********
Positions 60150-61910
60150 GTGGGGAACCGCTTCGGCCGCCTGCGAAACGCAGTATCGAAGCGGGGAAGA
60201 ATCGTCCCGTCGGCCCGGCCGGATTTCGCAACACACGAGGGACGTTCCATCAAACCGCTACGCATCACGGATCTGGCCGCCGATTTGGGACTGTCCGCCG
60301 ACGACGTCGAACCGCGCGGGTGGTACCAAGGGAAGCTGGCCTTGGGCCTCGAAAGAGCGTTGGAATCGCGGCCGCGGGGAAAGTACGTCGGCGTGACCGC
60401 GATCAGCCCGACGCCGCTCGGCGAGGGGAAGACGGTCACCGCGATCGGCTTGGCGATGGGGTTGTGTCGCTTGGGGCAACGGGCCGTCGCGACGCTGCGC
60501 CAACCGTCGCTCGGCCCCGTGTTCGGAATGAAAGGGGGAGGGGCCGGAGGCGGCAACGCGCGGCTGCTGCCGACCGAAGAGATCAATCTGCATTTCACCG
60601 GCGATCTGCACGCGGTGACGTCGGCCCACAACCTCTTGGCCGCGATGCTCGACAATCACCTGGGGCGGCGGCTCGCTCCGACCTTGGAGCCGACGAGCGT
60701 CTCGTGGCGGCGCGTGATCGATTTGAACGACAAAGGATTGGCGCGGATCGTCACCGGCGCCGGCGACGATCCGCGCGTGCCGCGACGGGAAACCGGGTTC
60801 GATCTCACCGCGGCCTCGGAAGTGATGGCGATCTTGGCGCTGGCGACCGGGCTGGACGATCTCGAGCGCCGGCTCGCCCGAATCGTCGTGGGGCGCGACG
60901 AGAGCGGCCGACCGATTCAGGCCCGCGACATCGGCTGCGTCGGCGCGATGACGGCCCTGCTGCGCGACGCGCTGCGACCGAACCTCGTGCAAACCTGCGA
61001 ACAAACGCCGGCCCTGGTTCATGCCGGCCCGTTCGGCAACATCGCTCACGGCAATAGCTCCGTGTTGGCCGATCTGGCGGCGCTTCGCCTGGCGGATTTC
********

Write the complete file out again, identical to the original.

Positions 60150-61910
60150 GTGGGGAACCGCTTCGGCCGCCTGCGAAACGCAGTATCGAAGCGGGGAAGA
60201 ATCGTCCCGTCGGCCCGGCCGGATTTCGCAACACACGAGGGACGTTCCATCAAACCGCTACGCATCACGGATCTGGCCGCCGATTTGGGACTGTCCGCCG
60301 ACGACGTCGAACCGCGCGGGTGGTACCAAGGGAAGCTGGCCTTGGGCCTCGAAAGAGCGTTGGAATCGCGGCCGCGGGGAAAGTACGTCGGCGTGACCGC
60401 GATCAGCCCGACGCCGCTCGGCGAGGGGAAGACGGTCACCGCGATCGGCTTGGCGATGGGGTTGTGTCGCTTGGGGCAACGGGCCGTCGCGACGCTGCGC
60501 CAACCGTCGCTCGGCCCCGTGTTCGGAATGAAAGGGGGAGGGGCCGGAGGCGGCAACGCGCGGCTGCTGCCGACCGAAGAGATCAATCTGCATTTCACCG
60601 GCGATCTGCACGCGGTGACGTCGGCCCACAACCTCTTGGCCGCGATGCTCGACAATCACCTGGGGCGGCGGCTCGCTCCGACCTTGGAGCCGACGAGCGT
60701 CTCGTGGCGGCGCGTGATCGATTTGAACGACAAAGGATTGGCGCGGATCGTCACCGGCGCCGGCGACGATCCGCGCGTGCCGCGACGGGAAACCGGGTTC
60801 GATCTCACCGCGGCCTCGGAAGTGATGGCGATCTTGGCGCTGGCGACCGGGCTGGACGATCTCGAGCGCCGGCTCGCCCGAATCGTCGTGGGGCGCGACG
60901 AGAGCGGCCGACCGATTCAGGCCCGCGACATCGGCTGCGTCGGCGCGATGACGGCCCTGCTGCGCGACGCGCTGCGACCGAACCTCGTGCAAACCTGCGA
61001 ACAAACGCCGGCCCTGGTTCATGCCGGCCCGTTCGGCAACATCGCTCACGGCAATAGCTCCGTGTTGGCCGATCTGGCGGCGCTTCGCCTGGCGGATTTC